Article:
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Parents’ evening – How to make the most out of doing them online

April 2, 2021, 11:09 GMT+1
Read in about 9 minutes
  • Simon Hay offers some advice for schools on making the virtual parents’ evening count...
Parents’ evening – How to make the most out of doing them online

Online parents’ evenings have been a feature of school life for almost a year.

As one of the many aspects of life that have changed beyond recognition since Covid-19 swept in, these virtual meetings have actually had a pretty good reception from parents, who enjoy the fact that they can fit them into their schedules far more easily than face to face appointments.

There are also positives for teachers; meetings are kept focused and on time and they are easier to fit around their busy lives.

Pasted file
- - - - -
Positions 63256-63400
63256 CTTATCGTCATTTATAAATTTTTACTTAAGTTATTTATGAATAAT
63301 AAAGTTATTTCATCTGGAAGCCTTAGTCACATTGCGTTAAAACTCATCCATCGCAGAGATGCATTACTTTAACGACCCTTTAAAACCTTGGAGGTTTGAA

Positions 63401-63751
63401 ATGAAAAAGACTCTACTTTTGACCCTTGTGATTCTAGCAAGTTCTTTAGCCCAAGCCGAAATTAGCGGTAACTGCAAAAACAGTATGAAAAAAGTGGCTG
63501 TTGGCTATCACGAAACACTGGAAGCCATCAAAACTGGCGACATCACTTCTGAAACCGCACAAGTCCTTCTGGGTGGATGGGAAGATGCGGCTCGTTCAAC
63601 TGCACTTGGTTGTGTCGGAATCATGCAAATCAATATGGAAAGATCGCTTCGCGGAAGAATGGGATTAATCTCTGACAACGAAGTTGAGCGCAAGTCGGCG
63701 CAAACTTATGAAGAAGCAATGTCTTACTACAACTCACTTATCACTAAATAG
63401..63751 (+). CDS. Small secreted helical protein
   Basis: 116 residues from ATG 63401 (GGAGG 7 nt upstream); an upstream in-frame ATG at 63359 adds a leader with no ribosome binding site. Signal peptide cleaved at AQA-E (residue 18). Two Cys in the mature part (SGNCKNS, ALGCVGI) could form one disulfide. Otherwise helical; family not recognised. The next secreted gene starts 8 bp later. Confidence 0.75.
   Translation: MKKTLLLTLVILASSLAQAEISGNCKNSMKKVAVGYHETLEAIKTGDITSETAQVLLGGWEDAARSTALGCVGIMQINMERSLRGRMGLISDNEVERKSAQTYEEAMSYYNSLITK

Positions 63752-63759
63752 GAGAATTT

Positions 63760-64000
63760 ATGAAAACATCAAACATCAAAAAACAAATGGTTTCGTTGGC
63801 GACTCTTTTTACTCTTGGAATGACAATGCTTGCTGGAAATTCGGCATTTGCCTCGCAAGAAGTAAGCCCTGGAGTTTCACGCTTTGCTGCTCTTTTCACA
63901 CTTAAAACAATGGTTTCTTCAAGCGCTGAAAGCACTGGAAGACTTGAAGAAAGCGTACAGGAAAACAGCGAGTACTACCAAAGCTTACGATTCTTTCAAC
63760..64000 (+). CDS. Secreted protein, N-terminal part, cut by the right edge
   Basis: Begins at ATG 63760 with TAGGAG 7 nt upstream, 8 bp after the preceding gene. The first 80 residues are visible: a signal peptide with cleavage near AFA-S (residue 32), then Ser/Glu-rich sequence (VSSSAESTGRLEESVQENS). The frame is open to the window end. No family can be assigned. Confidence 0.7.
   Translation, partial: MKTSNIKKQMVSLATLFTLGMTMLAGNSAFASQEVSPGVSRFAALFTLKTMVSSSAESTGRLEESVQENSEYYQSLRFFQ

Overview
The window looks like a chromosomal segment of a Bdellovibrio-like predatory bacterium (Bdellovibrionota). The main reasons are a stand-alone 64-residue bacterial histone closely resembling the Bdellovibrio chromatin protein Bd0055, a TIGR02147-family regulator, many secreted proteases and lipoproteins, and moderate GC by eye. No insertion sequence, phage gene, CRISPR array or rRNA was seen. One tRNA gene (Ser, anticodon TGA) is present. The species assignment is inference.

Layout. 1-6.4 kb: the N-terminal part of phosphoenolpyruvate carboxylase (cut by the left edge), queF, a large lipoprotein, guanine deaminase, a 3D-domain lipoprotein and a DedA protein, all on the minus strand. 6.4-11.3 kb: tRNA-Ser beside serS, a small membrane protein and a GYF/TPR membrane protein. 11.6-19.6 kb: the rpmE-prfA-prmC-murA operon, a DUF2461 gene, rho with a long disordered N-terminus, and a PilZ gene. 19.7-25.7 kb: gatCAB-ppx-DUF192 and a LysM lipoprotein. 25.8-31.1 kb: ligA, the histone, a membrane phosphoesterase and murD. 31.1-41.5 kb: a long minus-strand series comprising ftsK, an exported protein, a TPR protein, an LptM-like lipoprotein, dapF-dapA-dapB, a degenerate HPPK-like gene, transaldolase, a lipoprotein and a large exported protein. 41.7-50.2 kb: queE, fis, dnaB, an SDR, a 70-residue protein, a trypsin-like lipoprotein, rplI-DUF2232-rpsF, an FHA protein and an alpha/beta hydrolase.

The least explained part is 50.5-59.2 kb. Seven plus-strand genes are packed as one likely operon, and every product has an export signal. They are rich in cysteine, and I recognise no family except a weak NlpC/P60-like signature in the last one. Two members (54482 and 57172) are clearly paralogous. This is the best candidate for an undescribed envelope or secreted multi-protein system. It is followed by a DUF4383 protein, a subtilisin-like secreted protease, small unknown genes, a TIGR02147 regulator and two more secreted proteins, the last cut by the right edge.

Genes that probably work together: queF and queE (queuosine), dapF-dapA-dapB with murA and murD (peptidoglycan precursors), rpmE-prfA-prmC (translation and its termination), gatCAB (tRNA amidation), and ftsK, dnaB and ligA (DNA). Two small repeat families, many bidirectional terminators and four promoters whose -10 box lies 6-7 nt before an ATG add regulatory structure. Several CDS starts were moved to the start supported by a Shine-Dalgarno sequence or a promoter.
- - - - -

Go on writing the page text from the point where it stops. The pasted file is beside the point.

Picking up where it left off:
The signs are that teachers do like them and many would like them to continue beyond the pandemic, either as the sole approach or alongside in-person meetings.

A survey by TeacherTapp in late 2020 showed that a majority of teachers in state and fee-paying primaries and secondaries wanted to either keep virtual parents’ evenings when things returned to normal or offer them as an option alongside face-to-face meetings.

It’s strong evidence that teachers and leaders like virtual parents’ evenings, but that doesn’t mean that schools don’t have a few reservations about them. These concerns will be centred on the robustness of the technology and whether it’s the best way to deepen relationships with parents and carers over the long term. It’s a key concern because parents really do matter and their partnership with schools is incredibly important, especially after the year we’ve all experienced.


If virtual parents’ evenings are set to be part of the landscape for some time to come, how do we make them work as effectively as possible? The key challenge for teachers and parents is that there is so much to unpack during the five or ten minutes of an online meeting. It’s not surprising that one teacher we spoke to compared it to speed dating.